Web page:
Posted Monday, Dec. 20, 2010, at 2:30 PM
More evidence, in
CNN's poll of 1,008 "adults,"
for those of us [points at self] who argued that liberal and Tea Party opposition to the tax cut deal was more about loud spokesmen than public opinion. The question:
Congress has passed and President Obama has signed into law a bill that would extend tax cuts for all Americans, reduce the estate tax, extend unemployment benefits, and reduce the Social Security tax that workers pay. Taking into account all of those provisions, do you favor or oppose that bill?
Overall, 75 percent of respondents supported the bill. It was higher -- 78 percent -- among Democrats. It was lower, 64 percent, among self-identified liberals. And it was exactly 75 percent among "Tea Party supporters." Fifty-five percent of Tea Party supporters even supported the unemployment benefit extension.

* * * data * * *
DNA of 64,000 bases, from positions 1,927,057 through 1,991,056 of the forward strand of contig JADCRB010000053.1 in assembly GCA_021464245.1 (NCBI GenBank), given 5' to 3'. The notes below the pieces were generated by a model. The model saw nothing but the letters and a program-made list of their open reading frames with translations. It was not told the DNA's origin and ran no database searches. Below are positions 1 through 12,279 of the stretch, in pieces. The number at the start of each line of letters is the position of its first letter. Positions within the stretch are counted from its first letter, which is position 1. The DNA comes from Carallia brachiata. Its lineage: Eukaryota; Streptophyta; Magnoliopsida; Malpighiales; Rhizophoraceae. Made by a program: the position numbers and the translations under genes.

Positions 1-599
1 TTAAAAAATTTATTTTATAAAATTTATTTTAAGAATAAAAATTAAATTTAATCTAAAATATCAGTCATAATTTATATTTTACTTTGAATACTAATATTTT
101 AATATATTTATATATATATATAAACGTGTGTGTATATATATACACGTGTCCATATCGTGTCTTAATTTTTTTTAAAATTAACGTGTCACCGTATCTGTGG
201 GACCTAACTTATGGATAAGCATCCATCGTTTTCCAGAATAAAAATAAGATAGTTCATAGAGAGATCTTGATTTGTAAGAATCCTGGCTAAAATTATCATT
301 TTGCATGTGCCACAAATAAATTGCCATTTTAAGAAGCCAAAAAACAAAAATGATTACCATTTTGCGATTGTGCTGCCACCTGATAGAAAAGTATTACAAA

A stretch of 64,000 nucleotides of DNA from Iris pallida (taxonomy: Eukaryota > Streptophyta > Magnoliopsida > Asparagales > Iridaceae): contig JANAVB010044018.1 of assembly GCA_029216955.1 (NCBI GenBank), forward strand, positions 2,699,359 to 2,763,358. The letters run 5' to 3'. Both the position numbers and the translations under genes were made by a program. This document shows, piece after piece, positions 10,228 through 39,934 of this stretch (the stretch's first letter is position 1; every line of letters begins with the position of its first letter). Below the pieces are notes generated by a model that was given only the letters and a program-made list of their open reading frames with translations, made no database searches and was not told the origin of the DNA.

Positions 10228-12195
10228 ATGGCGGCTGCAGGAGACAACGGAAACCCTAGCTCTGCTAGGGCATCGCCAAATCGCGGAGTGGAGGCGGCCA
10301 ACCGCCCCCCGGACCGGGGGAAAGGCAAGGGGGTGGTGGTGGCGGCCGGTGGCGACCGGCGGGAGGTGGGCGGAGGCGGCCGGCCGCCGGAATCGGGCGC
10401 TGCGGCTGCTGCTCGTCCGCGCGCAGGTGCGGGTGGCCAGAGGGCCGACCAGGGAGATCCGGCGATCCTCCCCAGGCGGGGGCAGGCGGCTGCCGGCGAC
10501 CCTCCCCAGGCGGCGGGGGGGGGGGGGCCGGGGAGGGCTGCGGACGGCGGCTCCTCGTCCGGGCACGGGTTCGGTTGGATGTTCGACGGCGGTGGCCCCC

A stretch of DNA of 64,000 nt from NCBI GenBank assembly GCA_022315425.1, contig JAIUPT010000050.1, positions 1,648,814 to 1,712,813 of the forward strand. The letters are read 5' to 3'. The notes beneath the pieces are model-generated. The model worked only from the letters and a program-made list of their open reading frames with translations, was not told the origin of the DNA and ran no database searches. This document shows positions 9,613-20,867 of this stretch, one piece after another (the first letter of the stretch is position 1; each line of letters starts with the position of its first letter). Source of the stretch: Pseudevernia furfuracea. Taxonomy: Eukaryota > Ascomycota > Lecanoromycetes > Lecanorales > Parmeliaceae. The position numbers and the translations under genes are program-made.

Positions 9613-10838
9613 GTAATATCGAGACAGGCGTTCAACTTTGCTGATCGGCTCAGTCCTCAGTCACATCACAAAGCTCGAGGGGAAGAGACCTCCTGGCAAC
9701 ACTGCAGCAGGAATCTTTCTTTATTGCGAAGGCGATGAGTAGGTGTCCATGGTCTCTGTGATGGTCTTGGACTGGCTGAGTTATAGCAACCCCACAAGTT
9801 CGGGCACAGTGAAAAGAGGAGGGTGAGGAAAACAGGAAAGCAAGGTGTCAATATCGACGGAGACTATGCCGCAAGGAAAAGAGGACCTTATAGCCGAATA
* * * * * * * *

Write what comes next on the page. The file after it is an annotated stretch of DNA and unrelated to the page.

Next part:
But the poll shows, overall, some slippage in liberal support for Obama. This is probably why. Asked about the details of the bill, only 39 percent of people supported the reduction of the estate tax to 35 percent, and 59 percent opposed it. The only people who supported that are conservatives (54 percent), Republicans (58 percent), and Tea Party supporters (58 percent). Asked whether it "does too much for wealthy Americans," 56 percent of people agree and 35 percent disagree -- again, only those three subsets of conservatives disagree.